Learning To Deal With The New World Of Motherhood
Posted on August 03 2016
On the occasion of World Breasting Week, we are presenting you with an article on learning how to navigate the new world of motherhood.
"Bonding is not an instant glue -- it develops over time and every family is different," says pediatrician William Sears, M.D. "Just because you didn't hold your baby the first hour after she was born, or you didn't breastfeed, doesn't mean it's all over." In fact, if you care enough about your child, it's safe to say you're doing your best ‑ and that your best is going to be more than good enough for your baby.
A word that means many things and our own definition of it is largely defined by our individual experiences. To one person, motherhood might simply mean the act of raising children; to another, motherhood might be what defines them. During this period, you create a bond with your child which is unique and no one else can have a bond that strong with your child as you have.
What is bonding?
Bonding is a special attachment that forms between you and your child. A bond which makes you rush towards your child in the middle of the night at their slightest whimper. Sometimes, this bond is immediate - parents fall in love the instant they set eyes on their little "bundle of joy." Other times, bonding with the baby takes longer.
Why is bonding important?
Bonding is an important human instinct that gives babies a sense of security and self-esteem. Bonding also helps parents feel connected to their newest family member. It begins to happen even before the baby is born - when you feel the first little flutters in your belly or see your baby kick on the ultrasound screen. Your baby also starts getting to know you in the womb through the sound of your voice.
How does bonding happen?
Bonding happens in many ways. When you look at your newborn, touch her/his skin, feed her and care for her/him. Rocking your baby to sleep or stroking her back can help establish your new relationship and make her feel more comfortable. When you gaze at your newborn, she/he will look back at you. In mothers who are breastfeeding, baby's cries will stimulate the let-down of milk.
“Motherhood: All love begins and ends there.” – Robert Browning
Interacting with your newborn
When you're a new parent, it often takes a while to understand your newborn and all the ways you can interact:
- Touch becomes an early language as babies respond to skin-to-skin contact. It's soothing for both you and your baby while promoting your baby's healthy growth and development.
- Eye-to-eye contact provides meaningful communication at close range.
- Babies can follow moving objects with their eyes. They become more observant to everything that happens around them.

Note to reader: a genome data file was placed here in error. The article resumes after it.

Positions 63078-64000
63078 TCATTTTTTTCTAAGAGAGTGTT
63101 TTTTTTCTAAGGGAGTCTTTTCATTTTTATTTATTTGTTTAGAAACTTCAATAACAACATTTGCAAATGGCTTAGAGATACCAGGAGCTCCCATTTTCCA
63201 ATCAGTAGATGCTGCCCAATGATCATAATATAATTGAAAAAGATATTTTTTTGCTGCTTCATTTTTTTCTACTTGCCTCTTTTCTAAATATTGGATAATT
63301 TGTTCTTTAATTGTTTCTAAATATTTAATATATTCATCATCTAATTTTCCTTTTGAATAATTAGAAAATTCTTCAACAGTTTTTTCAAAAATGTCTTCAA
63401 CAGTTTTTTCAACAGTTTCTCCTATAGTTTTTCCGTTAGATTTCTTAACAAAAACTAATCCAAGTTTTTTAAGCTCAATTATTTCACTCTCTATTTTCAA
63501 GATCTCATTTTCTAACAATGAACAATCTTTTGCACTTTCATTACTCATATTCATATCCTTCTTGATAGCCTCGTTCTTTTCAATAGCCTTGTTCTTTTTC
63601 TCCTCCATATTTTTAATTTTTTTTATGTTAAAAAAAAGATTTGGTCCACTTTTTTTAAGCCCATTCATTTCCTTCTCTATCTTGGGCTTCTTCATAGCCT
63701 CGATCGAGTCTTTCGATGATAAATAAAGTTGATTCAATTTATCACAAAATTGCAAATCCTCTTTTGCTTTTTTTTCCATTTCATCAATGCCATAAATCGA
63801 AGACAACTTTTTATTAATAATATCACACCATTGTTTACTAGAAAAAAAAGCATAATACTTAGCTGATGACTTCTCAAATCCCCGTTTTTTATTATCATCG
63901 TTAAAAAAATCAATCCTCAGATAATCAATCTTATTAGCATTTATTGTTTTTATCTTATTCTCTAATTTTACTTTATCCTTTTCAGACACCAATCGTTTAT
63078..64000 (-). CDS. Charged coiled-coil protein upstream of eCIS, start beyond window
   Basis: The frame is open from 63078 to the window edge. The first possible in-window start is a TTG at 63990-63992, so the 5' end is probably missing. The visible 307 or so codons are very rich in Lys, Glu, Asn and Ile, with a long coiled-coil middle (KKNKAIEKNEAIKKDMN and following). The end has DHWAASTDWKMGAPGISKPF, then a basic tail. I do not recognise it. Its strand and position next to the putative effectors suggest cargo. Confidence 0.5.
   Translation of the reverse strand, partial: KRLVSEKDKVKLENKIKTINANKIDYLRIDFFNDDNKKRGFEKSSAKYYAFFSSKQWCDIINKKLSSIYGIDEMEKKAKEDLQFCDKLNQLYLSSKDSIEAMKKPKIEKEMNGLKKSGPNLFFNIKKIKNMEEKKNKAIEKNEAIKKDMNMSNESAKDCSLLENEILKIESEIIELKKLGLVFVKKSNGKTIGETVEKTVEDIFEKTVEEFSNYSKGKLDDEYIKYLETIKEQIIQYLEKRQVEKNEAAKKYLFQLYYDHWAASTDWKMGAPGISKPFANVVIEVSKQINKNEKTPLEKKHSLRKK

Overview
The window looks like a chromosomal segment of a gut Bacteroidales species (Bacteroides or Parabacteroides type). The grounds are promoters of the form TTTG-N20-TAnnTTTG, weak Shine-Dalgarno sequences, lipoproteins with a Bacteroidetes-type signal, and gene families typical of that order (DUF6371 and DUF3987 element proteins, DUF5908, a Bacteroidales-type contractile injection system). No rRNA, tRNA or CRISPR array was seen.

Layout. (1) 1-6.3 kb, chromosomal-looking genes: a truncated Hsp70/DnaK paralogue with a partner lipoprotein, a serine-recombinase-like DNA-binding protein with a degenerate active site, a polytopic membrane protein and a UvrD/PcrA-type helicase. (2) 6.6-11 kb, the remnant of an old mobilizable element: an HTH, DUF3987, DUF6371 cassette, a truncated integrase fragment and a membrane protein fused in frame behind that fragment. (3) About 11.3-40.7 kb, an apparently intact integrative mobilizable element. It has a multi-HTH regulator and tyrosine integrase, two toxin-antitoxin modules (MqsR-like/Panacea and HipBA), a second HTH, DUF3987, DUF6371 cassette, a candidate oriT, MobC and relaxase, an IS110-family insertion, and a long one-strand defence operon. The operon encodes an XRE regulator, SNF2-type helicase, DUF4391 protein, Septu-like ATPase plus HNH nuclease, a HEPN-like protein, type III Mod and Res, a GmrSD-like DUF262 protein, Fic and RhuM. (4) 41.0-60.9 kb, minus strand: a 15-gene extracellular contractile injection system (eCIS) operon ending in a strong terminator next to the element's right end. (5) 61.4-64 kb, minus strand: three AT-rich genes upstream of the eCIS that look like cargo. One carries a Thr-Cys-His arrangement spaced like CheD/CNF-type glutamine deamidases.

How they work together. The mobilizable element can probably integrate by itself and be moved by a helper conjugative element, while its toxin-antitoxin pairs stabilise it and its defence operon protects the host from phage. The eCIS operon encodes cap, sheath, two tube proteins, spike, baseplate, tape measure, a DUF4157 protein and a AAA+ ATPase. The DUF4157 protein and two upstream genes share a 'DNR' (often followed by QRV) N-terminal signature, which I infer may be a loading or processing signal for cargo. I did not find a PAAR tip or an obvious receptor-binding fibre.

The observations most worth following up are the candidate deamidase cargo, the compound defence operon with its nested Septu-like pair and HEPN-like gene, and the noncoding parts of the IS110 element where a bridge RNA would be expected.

- Babies — learn early on — to imitate your facial expressions and gestures. This helps them understand and express better.
- Babies prefer human voices and enjoy vocalizing in their first efforts at communication. Babies often enjoy just listening to your conversations, as well as your descriptions of their activities and environments.
“There’s no way to be a perfect mother and a million ways to be a good one.” – Jill Churchill
7 activities to help you bond with your child
- Reading and singing to your baby on a regular basis helps build auditory pathways
- Give your child a bath by yourself. This helps the child feel more secure and helps build a stronger bond
- Take your child to the park or zoo for her to explore the environment and also meet new people. This helps in focusing and learning new things while attaining social skills.
- Sing nursery rhymes or use flash cards as tools for learning.
- Exercise while you allow and encourage your child to imitate you. This would help build motor skills.
- Sit with your child and feed her while your play and talk to her about the different things that are happening. This makes space for bonding and helps inculcate good eating habits.
- Recite stories on varied topics while you cuddle and hug your baby.
From smells to smiles
A baby recognizes his/her mother's scent. The mere scent of the mother's breast milk is enough to calm the newborn and ease pain.
Here's an interesting fact: The act of kissing may have evolved as an affectionate gesture because it puts our nose in direct contact with the base of our partner's nostrils, where pheromones are generated. Just as scent motivates you to care for your child, it also, in turn, motivates your child to stay close to you, and so does a smile.
We're designed to become addicted to our offspring. "The mother-child bond assures infant survival in terms of protection, nutrition, and care," says Francesca D'Amato, M.D., a behavioral neuroscientist in Rome and a prominent bonding researcher.
About The Expert
Namrata Jain is our Consulting Psychologist at Brainsmith. She has a Masters in Psychology from Mumbai University and has worked with children and adults to help them achieve a better state of mind by encouraging healthy mental and behavioural growth.